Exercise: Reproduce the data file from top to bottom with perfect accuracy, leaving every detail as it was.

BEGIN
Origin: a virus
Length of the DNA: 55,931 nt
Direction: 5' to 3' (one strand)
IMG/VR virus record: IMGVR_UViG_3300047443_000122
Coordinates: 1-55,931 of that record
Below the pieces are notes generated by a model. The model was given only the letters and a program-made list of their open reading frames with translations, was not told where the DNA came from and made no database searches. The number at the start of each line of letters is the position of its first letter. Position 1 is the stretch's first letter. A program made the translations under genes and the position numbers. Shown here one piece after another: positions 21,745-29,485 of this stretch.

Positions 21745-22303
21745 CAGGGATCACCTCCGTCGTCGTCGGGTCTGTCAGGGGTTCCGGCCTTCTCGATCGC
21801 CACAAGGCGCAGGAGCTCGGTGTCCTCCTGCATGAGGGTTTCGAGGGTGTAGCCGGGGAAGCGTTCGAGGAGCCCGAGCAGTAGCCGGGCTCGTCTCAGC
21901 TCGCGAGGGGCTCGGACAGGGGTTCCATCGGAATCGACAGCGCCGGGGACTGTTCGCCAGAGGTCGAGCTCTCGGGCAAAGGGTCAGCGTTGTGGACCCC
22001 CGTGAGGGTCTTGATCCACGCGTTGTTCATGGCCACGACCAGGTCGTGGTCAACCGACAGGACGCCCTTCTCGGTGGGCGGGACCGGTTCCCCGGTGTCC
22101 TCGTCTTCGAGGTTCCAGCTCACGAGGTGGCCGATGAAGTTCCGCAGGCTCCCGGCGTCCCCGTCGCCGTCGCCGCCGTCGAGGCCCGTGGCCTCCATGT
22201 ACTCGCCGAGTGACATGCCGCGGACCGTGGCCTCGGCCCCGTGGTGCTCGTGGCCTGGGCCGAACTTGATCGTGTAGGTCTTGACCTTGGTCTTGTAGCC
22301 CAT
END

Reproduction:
Origin: a virus
Length of the DNA: 55,931 nt
Direction: 5' to 3' (one strand)
IMG/VR virus record: IMGVR_UViG_3300047443_000122
Coordinates: 1-55,931 of that record
Below the pieces are notes generated by a model. The model was given only the letters and a program-made list of their open reading frames with translations, was not told where the DNA came from and made no database searches. The number at the start of each line of letters is the position of its first letter. Position 1 is the stretch's first letter. A program made the translations under genes and the position numbers. Shown here one piece after another: positions 21,745-29,485 of this stretch.

Positions 21745-22303
21745 CAGGGATCACCTCCGTCGTCGTCGGGTCTGTCAGGGGTTCCGGCCTTCTCGATCGC
21801 CACAAGGCGCAGGAGCTCGGTGTCCTCCTGCATGAGGGTTTCGAGGGTGTAGCCGGGGAAGCGTTCGAGGAGCCCGAGCAGTAGCCGGGCTCGTCTCAGC
21901 TCGCGAGGGGCTCGGACAGGGGTTCCATCGGAATCGACAGCGCCGGGGACTGTTCGCCAGAGGTCGAGCTCTCGGGCAAAGGGTCAGCGTTGTGGACCCC
22001 CGTGAGGGTCTTGATCCACGCGTTGTTCATGGCCACGACCAGGTCGTGGTCAACCGACAGGACGCCCTTCTCGGTGGGCGGGACCGGTTCCCCGGTGTCC
22101 TCGTCTTCGAGGTTCCAGCTCACGAGGTGGCCGATGAAGTTCCGCAGGCTCCCGGCGTCCCCGTCGCCGTCGCCGCCGTCGAGGCCCGTGGCCTCCATGT
22201 ACTCGCCGAGTGACATGCCGCGGACCGTGGCCTCGGCCCCGTGGTGCTCGTGGCCTGGGCCGAACTTGATCGTGTAGGTCTTGACCTTGGTCTTGTAGCC
22301 CAT